CF: My favourite subject is cornucopia. I would...
NP: Juno Alexander's challenged.
JA: It must be a deviation, because his favourite subject and everybody's is Clement Freud.
NP: I quite agree. Um, I'm sure that that is a very unkind cut at Clement Freud but the audience clapped, and so for a bad joke, we will give you a point Juno and say you have five seconds on my favourite subject starting now.
JA: My favourite subject is me. I am 46 years old, rather stupid, but...
NP: Ah Peter Jones, Peter Jones challenged actually before the buzzer, before the whistle...
NP: What was it?
PJ: I thought it was deviation because she's obviously not as old as that!
NP: And as she's already admitted that she was, she gets an extra point for a wrong challenge...
NP: And she has half a second for my favourite subject Juno starting now.
JA: I am...
JA: You're wonderful!
NP: So Juno...
JA: I wouldn't have minded him winning it for being so gallant!
NP: Yes! So being so gallant, it puts him in fourth place behind you now, who's in third place behind Kenneth Williams who's in second place behind Clement Freud. Clement, your turn to begin and the subject, pie. What a delightful subject to talk about. Will you go on that for 60 seconds starting now.
CF: When I first came across this road, it was in an arithmetic class at school and I was told that pi equals 22 over seven. As I advanced along my path of education it was explained that pi equals 3.142 and later still when I started the culinary arts, somebody mentioned that butter, sugar and flour with a modicum of mixture like...
CF: I meant moisture.
NP: Kenneth Williams has challenged.
CF: Thank you very much!
KW: Quite all right.
NP: Kenneth you have a correct challenge and a hesitation, for a hesitation, and you take over the subject of pie and there are 33 seconds left starting now.
KW: With the intention of having a blackberry one, I was picking these things in a hedgerow, when a bloke said "they're sprayed with insecticide and if you eat them you'll die." I said "ooh no" and I dropped the lot! And I went home and never had none of this. But we bought instead a manufactured pie in a shop. Now this was covered in wax and had on the outside "glutamates are added". I phoned them up and said "Here! What are these? I've never heard of them!" They said "it's chemicals." I said "yes all right, mate, don't mind me..."
NP: Oh dear! You made your point so well none of us want to buy any of those pies. We all want to have our home made pies. And Kenneth you have leapt into the lead, alongside Clement Freud. Juno Alexander, we're with you now. Would you start this, it's your turn to start, I should say. And the subject is driving a bargain. Would you talk to us about that for 60 seconds starting now.
JA: I do this daily. It is a bargain because my husband bought it for me. And when driving it I recapture my youth because I keep the good down and as long as I wear dark glasses, a scarf over my head, and keep my skirts short I have a very merry time. Its clutch has burned out recently but as long as you keep it filled with petrol and oil, and the tyres nicely pumped up, it will carry you through England, Scotland, Wales, France, Belgium, Holland...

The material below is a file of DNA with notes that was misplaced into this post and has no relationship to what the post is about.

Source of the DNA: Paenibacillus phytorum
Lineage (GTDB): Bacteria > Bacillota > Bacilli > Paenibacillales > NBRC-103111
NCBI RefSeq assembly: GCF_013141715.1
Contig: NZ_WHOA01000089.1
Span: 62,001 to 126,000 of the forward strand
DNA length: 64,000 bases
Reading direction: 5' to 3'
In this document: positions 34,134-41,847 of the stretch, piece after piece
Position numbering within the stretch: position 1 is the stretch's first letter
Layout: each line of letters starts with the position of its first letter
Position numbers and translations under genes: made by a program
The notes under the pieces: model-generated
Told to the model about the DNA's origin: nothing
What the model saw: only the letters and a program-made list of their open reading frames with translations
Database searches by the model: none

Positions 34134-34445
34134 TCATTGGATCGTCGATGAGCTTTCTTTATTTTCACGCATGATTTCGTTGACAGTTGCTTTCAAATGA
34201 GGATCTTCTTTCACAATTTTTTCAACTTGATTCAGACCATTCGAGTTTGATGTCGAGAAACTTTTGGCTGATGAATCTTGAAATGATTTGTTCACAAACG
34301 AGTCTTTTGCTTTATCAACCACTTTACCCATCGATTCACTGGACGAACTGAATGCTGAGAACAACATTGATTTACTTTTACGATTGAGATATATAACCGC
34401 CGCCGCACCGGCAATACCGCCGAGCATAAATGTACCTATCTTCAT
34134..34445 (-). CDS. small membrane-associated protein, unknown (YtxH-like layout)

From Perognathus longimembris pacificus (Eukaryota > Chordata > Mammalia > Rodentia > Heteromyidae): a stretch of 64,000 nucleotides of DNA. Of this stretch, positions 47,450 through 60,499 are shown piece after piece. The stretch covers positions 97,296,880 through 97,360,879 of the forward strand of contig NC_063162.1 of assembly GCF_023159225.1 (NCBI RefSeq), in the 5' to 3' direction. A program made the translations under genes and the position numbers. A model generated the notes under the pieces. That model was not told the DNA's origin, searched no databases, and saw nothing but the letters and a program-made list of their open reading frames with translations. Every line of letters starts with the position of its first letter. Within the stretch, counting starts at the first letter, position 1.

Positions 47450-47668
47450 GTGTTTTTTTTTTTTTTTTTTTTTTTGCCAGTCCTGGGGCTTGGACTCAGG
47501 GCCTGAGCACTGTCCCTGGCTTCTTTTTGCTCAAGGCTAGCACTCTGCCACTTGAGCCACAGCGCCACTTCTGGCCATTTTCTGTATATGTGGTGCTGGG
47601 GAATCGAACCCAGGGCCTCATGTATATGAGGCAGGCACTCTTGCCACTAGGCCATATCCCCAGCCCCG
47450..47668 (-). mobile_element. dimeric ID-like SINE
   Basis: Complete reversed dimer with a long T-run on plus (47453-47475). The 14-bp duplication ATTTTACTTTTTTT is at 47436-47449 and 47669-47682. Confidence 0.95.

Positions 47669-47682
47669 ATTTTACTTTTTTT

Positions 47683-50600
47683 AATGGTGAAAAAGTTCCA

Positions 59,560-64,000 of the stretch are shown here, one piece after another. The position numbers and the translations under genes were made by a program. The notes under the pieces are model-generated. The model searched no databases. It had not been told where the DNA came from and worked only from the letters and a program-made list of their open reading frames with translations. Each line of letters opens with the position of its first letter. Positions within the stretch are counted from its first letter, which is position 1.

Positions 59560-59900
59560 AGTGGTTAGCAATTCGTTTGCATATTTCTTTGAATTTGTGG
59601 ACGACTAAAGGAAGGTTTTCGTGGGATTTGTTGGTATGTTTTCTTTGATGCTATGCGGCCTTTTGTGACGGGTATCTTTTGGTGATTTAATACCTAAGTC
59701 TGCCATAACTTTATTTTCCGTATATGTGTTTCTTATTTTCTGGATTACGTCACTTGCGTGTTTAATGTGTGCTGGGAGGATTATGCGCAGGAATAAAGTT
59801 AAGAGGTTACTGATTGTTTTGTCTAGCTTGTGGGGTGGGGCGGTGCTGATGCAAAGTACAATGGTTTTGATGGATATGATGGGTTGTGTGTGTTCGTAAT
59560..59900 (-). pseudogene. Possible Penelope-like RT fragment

NP: Clement Freud has challenged, why?
CF: It's not amphibious!
KW: Oh yes!
NP: But she never said that she crossed the water on it.
NP: She just said it carried her through those different countries.
JA: One could have thought that.
NP: She never said that she crossed... just a minute Juno, I'm on your side!
JA: I know!
NP: She never said that she crossed the Channel to get to France, she just said that it carried her across France. She was making a statement of fact. So it was an incorrect challenge and she has another point and 26 seconds for Juno on driving a bargain starting now.
JA: Doing this has altered my entire life, having made me rather aggressive, but also...
NP: Peter Jones has challenged, why?
PJ: I don't think she's aggressive! Um and so it's a deviation.
NP: When she plays Just A Minute she's very aggressive.
PJ: Do you think so?
JA: I have to be! It's the only...
PJ: I don't think she's aggressive. I thought she was, you know, not aggressive really at all.
NP: Well I think she is aggressive when she plays Just A Minute.
PJ: Oh all right.
NP: In fact as Juno says you have to be in this game. So it's an incorrect challenge...
PJ: I think you're a good deal more aggressive than you were when I started!
NP: Because you're a good deal better at the game than when you started! And I have to say, what sounds slightly unchivalrous to Juno, yes you are aggressive because it means she gets a point for an incorrect challenge and keeps the subject with 18 seconds left, starting now.
JA: I take ladies in the car with me, who are extremely brave in view of the way in which I conduct this vehicle on occasion. Especially if I have not seen its interior... oh...